made itself clear that as the position of very last resort, it is considering fining those traders who continually flout health and safety regulations and continue trading when the market has been closed. “The issue rests with insurance cover when the town council, as market operator, deems the weather too dangerous to operate and closes the market. “In this case, the insurance

cover of both the market operator as well as the market traders themselves is void, putting both the market trader and the public at risk should an incident arise. “We take the decision

to close the market very seriously and it is based on both our own experience as well as Met Office weather forecasts. Gusts of wind in excess of 40mph cause damage and will basically mean the market is closed. “The High Street by virtue

of its design and orientation acts like a funnel, with high winds tending to be channelled down its entire length. “In terms of the market operation we try and give as much notice as possible, recognising that some traders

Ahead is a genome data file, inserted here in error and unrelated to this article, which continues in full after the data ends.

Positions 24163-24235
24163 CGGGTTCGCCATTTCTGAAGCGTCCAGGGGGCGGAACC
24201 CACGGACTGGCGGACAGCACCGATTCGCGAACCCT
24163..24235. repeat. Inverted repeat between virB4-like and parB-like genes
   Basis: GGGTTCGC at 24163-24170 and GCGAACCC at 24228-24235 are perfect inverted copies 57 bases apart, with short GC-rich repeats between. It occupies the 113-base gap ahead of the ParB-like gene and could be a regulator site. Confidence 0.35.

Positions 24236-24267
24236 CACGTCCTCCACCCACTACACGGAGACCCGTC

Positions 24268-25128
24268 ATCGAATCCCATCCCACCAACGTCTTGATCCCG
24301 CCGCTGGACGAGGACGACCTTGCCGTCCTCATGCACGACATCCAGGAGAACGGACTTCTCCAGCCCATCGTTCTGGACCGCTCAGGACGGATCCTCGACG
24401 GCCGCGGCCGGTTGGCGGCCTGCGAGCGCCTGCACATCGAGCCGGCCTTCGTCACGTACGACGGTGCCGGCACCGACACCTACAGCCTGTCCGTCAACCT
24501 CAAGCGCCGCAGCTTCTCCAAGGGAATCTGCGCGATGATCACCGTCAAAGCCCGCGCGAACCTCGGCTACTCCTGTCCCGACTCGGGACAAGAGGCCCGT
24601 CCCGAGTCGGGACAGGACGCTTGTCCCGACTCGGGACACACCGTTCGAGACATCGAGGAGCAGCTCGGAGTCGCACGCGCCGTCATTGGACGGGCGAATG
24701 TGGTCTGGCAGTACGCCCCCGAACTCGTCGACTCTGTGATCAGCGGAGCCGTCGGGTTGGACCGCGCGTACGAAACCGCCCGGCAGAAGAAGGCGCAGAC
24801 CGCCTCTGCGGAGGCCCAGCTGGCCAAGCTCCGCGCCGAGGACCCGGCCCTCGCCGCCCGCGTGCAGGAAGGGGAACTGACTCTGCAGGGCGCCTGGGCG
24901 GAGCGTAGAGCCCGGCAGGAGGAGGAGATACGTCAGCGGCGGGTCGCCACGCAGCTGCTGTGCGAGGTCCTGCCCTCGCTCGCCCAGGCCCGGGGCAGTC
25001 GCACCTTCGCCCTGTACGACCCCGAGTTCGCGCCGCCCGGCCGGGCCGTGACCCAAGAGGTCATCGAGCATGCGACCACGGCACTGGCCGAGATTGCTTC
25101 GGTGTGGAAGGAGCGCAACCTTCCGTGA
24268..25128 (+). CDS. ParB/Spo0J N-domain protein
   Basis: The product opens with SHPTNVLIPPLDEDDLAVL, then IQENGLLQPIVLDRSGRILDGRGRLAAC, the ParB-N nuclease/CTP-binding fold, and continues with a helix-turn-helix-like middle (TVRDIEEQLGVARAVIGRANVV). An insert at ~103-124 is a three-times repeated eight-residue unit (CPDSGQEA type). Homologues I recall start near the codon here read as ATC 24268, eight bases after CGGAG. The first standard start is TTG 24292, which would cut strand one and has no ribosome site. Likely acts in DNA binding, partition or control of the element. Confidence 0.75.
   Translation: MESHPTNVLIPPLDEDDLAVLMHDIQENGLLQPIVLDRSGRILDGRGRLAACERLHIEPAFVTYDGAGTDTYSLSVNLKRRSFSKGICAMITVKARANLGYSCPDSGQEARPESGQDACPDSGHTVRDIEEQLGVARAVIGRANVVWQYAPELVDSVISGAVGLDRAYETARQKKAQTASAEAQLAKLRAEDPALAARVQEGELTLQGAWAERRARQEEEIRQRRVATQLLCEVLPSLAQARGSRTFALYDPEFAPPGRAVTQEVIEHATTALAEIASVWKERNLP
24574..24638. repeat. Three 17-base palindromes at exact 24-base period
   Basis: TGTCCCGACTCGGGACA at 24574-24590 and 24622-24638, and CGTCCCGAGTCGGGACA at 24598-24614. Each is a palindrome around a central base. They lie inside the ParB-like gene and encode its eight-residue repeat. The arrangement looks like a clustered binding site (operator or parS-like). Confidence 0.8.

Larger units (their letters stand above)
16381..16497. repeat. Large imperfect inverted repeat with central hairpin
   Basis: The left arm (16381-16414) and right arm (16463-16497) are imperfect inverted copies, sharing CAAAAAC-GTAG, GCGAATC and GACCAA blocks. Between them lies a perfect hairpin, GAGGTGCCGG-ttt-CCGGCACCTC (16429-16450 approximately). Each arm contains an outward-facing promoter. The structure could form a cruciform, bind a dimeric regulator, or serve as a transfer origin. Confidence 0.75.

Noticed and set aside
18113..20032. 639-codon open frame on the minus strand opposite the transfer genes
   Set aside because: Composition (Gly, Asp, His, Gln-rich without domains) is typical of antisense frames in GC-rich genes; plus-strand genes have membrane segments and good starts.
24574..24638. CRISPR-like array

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Leighton Buzzard market

who purchase perishable goods need to know as soon as practicable. “All our traders are aware

that we use the Met Office weather forecast as the benchmark against which a decision is taken, and we urge them as traders to heed the weather warnings issued by the Met Office. “If gusts are predicted

to be in excess of 40mph, then there is every likelihood that the market will have to close in accordance with the endorsed town council cancellation policy. “However, what we cannot allow is the flagrant disregard

of council policy which puts both individuals and property at risk when a market has been cancelled. “Irrespective of the market

structures, if the weather makes erecting, dismantling or trading from structures a risk then there is every legitimate reason to cancel the market. “The town council has been consistent in its position, which sadly is not the case with certain traders, who will decide on the day whether they wish to trade irrespective of the town council’s position on the matter. “The lack of consistency